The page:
Thursday, November 12, 2015

Fall Rainfall an Indicator of a Potentially Significant Curly Top Outbreak Next Year

Photo of London rocket plant with deeply lobbed leaves
London rocket (Sisymbrium irio) (Photo: N. Goldberg, NMSU)
Picture of chile plants in the field with some of the plants stunted and yellow
Beet Curly Top Virus  on chile peppers
(Photo: N. Goldberg, NMSU)
A wet fall, especially rainfall in October, helps to germinate winter annual weeds. Some of these weeds, particularly those in the mustard family, such as London rocket (Sisymbrium irio), provide an excellent overwintering habitat for the curly top insect vector, the beet leafhopper (Circulifer tenellus). Some of these weeds are also asymptomatic hosts for the Beet Curly Top Virus. Studies at New Mexico State University have shown that severe outbreaks of Beet Curly Top Virus occur in years  with excessive rain the preceding October. Within the last couple of weeks, huge populations of London rocket have developed in Dona Ana County (and probably most other counties in New Mexico). This weed can germinate in high numbers such that it appears like a ground cover. A significant effort to eliminate these weeds now, while they are small, should help to reduce the overwintering sites for the beet leafhopper and subsequently reduce the potential for Beet Curly Top Virus next year.

A composite photo - the photo on the leaf shows a high number of London rocket plants, the photo on the right is a close up of the plant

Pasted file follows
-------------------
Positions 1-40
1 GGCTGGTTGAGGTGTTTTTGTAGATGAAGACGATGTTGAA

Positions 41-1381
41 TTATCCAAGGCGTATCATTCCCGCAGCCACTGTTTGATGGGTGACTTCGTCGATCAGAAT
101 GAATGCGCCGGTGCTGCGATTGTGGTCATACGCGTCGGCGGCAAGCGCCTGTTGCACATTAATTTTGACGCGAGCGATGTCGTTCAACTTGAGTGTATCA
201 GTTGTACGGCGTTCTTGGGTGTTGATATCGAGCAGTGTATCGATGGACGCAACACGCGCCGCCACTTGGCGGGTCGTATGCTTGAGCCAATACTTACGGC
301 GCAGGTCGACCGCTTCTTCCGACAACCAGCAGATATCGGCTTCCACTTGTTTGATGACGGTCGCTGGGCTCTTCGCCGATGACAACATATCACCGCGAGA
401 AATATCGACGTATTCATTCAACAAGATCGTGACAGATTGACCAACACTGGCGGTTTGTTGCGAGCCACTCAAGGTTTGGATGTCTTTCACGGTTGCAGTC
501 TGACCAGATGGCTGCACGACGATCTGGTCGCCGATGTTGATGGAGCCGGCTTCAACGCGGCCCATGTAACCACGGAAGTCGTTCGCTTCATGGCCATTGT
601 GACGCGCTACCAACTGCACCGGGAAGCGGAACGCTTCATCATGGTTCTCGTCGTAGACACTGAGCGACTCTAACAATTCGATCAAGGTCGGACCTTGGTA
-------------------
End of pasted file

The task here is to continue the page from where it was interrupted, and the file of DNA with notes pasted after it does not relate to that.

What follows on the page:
London rocket (Sisymbrium irio) in an empty lot
 (Photo: N. Goldberg, NMSU)

A dense population of London rocket plants growing along a roadway
A dense population of London rocket growing along
a roadway (Photo: N. Goldberg, NMSU)
A dormant alfalfa field in winter is covered with a dense population of London rocket plants
London rocket in an alfalfa field in the middle of winter
(Photo: N. Goldberg, NMSU)
A composite photograph showing a beet leafhopper from the top and from the side
A beet leafhopper (Circulifer tenellus), the insect vector of the
Beet Curly Top Virus (Photo: J. Shaughney, NMSU)

A composite photo of different plants infected with a virus - top left is beans, top right is pumpkin, bottom leaf is spinach, and bottom right is tomato
Beet Curly Top Virus on bean (upper left), pumpkin (upper right),
spinach (lower left), and tomato (lower right)
(photos: N. Goldberg and J. French, NMSU)